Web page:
The antique roll top desk is a favorite item amongst antique collectors of all ages. With its sturdy good looks, and multiple nooks and crannies for organizing things, the roll top is a classic piece of furniture.
The First Roll Top Desk
The very first patent for the roll top desk was given to Abner Cutler in 1850. Mr. Cutler was the owner of the Cutler Desk Company located in Buffalo, New York.
What set Cutler's design apart from the desks that had previously been produced was the flexible tambour that covered the desktop and important papers while the desk was not being used. Every roll top desk that has been created has been based on this design. Cutler antique roll top desks are somewhat rare and very valuable when they are found in good condition.
Developing the Roll Top Desk
Cutler was not the first to come up with the tambour idea or putting multiple compartments on a desk. The roll top is actually the evolution of a couple of popular desk styles of the day.
The Pedestal Desk
The pedestal desk is created from a rectangular top which rests on two cabinets containing stacked drawers. It is the desk that people most often picture when they hear the word desk. The pedestal desk often had a front panel, called a modesty panel which covered the front of the desk from pedestal to pedestal. This allowed the user's legs to be covered while seated at the desk.
Some pedestal desks had leather insets, fancy wood inlays, gold leafed designs, and other decoration to make the desk more beautiful.
The Carleton House Desk
The Carleton House Desk as designed in the 1700s by Hepplewhite for the Prince of Wales, later to be King George IV. The name comes from the Carleton House, the London residence of the Prince.The Carleton House desk contained all of the nooks, crannies, drawers, and mysterious places that Cutler later added to his own desk design. The rectangular writing area rested on legs, however, which gave the Carleton House Desk a more elegant, refined, and dainty look.
The Cylinder Desk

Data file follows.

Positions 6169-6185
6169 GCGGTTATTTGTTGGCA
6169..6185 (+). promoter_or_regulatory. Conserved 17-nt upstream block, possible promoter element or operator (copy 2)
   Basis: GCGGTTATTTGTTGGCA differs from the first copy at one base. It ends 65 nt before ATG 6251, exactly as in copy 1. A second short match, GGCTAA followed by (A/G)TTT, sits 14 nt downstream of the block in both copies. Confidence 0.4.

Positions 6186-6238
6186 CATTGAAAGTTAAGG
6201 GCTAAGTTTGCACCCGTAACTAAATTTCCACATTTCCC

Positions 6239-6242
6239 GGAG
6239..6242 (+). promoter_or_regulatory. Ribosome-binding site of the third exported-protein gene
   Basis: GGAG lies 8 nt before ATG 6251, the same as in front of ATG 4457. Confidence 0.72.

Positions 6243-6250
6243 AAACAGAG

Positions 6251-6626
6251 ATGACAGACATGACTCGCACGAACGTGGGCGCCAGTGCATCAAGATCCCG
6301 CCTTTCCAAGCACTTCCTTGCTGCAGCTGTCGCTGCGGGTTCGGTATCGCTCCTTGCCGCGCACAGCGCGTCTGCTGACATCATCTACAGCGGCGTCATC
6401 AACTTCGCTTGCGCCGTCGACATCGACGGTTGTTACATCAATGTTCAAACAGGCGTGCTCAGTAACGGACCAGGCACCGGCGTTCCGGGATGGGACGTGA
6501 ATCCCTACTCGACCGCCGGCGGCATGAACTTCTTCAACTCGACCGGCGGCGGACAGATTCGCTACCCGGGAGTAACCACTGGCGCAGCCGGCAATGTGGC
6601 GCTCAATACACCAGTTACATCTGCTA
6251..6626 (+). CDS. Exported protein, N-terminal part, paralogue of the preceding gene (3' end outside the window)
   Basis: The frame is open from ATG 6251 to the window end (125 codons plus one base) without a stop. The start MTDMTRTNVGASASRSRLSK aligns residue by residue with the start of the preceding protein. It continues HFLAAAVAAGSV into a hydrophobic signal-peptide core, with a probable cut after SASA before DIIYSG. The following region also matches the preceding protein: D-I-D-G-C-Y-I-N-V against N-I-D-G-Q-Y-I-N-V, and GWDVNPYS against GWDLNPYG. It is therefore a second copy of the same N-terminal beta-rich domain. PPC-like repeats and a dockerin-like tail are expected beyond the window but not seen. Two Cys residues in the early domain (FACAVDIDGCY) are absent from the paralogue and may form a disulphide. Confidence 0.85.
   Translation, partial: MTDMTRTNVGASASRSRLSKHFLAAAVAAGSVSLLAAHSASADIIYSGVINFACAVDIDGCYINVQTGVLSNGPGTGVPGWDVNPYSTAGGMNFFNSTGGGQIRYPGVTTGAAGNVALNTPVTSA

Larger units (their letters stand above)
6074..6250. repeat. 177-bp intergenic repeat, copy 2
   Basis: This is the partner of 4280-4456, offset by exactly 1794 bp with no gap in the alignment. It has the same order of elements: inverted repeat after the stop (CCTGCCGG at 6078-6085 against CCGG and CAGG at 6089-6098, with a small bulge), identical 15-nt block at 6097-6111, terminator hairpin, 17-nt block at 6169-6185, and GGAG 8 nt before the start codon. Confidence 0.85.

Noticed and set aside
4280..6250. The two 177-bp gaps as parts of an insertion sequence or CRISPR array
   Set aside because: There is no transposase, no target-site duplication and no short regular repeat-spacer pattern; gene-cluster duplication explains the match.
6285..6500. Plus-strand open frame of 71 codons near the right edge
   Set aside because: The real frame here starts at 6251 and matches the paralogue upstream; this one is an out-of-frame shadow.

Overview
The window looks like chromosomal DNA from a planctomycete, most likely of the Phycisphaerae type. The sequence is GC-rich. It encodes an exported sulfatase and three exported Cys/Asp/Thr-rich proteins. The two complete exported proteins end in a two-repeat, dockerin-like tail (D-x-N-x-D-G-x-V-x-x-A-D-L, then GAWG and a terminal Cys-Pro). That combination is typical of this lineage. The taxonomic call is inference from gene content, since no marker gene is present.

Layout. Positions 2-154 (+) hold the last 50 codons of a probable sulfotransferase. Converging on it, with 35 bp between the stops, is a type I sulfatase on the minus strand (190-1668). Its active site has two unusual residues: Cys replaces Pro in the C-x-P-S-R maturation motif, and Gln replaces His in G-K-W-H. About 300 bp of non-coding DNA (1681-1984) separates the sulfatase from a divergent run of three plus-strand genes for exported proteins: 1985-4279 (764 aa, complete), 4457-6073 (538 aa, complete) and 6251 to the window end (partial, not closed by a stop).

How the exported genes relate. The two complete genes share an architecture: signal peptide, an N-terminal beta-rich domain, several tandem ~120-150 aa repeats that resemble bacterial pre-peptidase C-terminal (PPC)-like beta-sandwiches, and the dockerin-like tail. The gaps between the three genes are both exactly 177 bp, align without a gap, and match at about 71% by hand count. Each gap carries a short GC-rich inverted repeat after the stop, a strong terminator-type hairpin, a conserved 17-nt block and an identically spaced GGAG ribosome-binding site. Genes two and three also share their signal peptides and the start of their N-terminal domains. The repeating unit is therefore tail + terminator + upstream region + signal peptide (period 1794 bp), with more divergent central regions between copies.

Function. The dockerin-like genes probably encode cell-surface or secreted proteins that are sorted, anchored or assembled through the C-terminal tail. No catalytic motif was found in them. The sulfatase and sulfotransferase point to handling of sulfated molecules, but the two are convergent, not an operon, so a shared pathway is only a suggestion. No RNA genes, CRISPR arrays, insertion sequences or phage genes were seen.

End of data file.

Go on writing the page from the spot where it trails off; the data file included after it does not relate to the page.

The cylinder desk had a wooden cylinder that slid down over the work surface of the desk. Because it was a solid piece it was difficult to create. It could warp, rendering the cylinder totally useless. This was created for the French nobles early in the 1700s.
The Tambour Desk
The tambour desk had slats like the roll top so it didn't warp. The slats were pulled across the desk top rather than downward from the top. They were straight slats of wood that ran vertically rather than horizontally. Because it pulled shut across, rather than down, it covered only the back. It did not allow for the whole top to be covered in the way a roll top does.
Evaluating an Antique Roll Top Desk
Because the roll top desk could be easily mass produced it became a fixture in most offices around the United States. In fact it was the most popular style of desk until the steel desk was introduced in the early 1900s.
Vintage roll top desks can be found in many price ranges. This is due, in part, to the fact that some are of higher quality materials or more well known manufacturers than others. It is possible to find a vintage roll top desk at a thrift store for fewer than one hundred dollars; while at the same time a very high quality desk may be found at auction for well over ten thousand. The value will depend on several things:
- Age - Older desks in will be worth more, generally, than similar newer desks in the same condition.
- Condition - Has it been painted or refinished? That brings the value down. Look for cracks, missing slats, cigarette burns and other things that affect condition.
- Rarity - Some desks, like the Cutler Roll Top, are rarer than others.
- Provenance - If the desk has belonged to someone important or well known it will be worth more as long as its ownership can be proven.
- Decoration - Moldings and carvings, as well as other handwork, can increase the desk's value.
Check the interior of the drawers. If they are made of plywood then the desk should have a correspondingly low value. While it was normal for furniture makers to use pine and other less expensive woods in drawers, plywood did not come into popular use until the early 1900s. By 1920 plywood was in steady use in the furniture manufacturing business.
Another way to determine the age of the desk is by looking at the way the drawers are put together. Large hand cut dovetail joints will indicate the the piece is older than if the dovetails are small and uniformly cut by machine.
Create a Vintage Office
Whether you are looking for an antique roll top desk to give your own office a vintage look or you just love the look of the desk, roll tops are a classic design that most people instantly recognize as uniquely American. Add in sturdy, antique file cabinets, an antique safe, and other vintage items and you will have an office with a designer look and a vintage feel.